The Danish family-owned toy company LEGO announced that they will be launching their first ever sustainable collection by late 2018. The collection, which will be comprised of botanical elements such as leaves, bushes, and trees, will be made from “plant-based plastic sourced from sugarcane.”
“At the LEGO Group we want to make a positive impact on the world around us, and are working hard to make great play products for children using sustainable materials,” said Tim Brooks, Vice President, Environmental Responsibility at the LEGO Group.
“This is a great first step in our ambitious commitment of making all LEGO bricks using sustainable materials,” he added.
The upcoming collection is a part of the company’s sustainability campaign, which aims to have mostly sustainable materials in their core products and packaging by 2030.
The new LEGOs are made from polyethylene, which is a soft, durable and flexible plastic. Even though the material is plant-based, it is technically identical to those produced using oil-based plastic.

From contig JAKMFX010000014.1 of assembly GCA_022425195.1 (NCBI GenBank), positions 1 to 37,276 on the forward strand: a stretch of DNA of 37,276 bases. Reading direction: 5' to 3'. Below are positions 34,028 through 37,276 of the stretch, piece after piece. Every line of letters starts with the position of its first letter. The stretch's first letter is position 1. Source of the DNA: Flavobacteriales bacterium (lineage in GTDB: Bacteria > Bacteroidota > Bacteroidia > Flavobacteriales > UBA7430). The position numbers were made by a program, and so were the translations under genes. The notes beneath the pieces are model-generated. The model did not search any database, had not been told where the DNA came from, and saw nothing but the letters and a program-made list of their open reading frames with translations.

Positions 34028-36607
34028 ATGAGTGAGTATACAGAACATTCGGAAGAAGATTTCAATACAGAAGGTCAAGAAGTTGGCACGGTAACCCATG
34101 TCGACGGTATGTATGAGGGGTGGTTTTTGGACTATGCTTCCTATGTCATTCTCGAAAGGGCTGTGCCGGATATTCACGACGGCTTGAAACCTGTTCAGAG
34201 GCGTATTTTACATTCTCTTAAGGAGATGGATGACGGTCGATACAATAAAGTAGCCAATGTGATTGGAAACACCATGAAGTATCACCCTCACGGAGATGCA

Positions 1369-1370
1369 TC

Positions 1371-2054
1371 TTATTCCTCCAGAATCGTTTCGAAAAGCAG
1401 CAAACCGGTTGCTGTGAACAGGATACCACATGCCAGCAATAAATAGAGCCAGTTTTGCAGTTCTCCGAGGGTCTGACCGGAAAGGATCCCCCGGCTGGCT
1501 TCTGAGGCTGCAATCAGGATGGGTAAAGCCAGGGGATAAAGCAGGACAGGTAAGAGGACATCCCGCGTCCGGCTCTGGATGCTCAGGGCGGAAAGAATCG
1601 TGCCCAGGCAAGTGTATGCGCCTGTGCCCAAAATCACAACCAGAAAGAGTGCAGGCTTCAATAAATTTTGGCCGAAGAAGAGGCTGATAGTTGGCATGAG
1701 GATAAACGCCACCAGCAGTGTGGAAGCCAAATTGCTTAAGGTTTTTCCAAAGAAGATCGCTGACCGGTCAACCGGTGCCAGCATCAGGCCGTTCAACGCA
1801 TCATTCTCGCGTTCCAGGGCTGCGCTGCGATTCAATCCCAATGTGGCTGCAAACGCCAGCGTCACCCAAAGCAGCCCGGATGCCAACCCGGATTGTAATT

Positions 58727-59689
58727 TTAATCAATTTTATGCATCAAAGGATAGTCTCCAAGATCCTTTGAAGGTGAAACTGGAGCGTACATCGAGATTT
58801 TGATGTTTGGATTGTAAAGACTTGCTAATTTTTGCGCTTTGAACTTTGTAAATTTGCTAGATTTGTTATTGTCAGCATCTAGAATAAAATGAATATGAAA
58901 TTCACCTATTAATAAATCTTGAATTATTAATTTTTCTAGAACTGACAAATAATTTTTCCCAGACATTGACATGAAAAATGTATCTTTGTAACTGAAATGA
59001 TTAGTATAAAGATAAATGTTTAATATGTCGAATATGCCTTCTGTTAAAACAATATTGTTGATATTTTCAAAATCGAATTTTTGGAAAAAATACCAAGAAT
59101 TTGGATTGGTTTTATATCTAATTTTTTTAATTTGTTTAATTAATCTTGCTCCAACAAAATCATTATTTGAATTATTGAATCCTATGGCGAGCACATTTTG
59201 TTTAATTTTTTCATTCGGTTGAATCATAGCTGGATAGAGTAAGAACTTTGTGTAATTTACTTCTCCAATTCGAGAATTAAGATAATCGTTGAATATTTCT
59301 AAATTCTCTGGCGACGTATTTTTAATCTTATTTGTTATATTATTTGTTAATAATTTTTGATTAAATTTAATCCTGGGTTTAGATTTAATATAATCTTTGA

Further, the LEGO Group has partnered with the World Wildlife Fund (WWF) to “support and build demand for sustainably sourced plastic.” The company has also joined the Bioplastic Feedstock Alliance (BFA), an initiative of WWF, to secure fully-sustainable sourcing of raw material for the bioplastics industry.
“The LEGO Group’s decision to pursue sustainably-sourced, bio-based plastics represents an incredible opportunity to reduce dependence on finite resources, and their work with the Bioplastic Feedstock Alliance will allow them to connect with other companies to continue to think creatively about sustainability,” said Alix Grabowski, a senior program officer at WWF.
Watch the video below:
Read more from InqPOP!:
Students get a taste of their own medicine after being caught studying for a different subject in class
Twitter reacts to Liza’s defense of her ‘Bagani’ role and Filipino heritage
Doctor shares heartwarming story of meeting a patient’s father after eight years
15 books every feminist needs to read
This guy makes working cameras from the most random things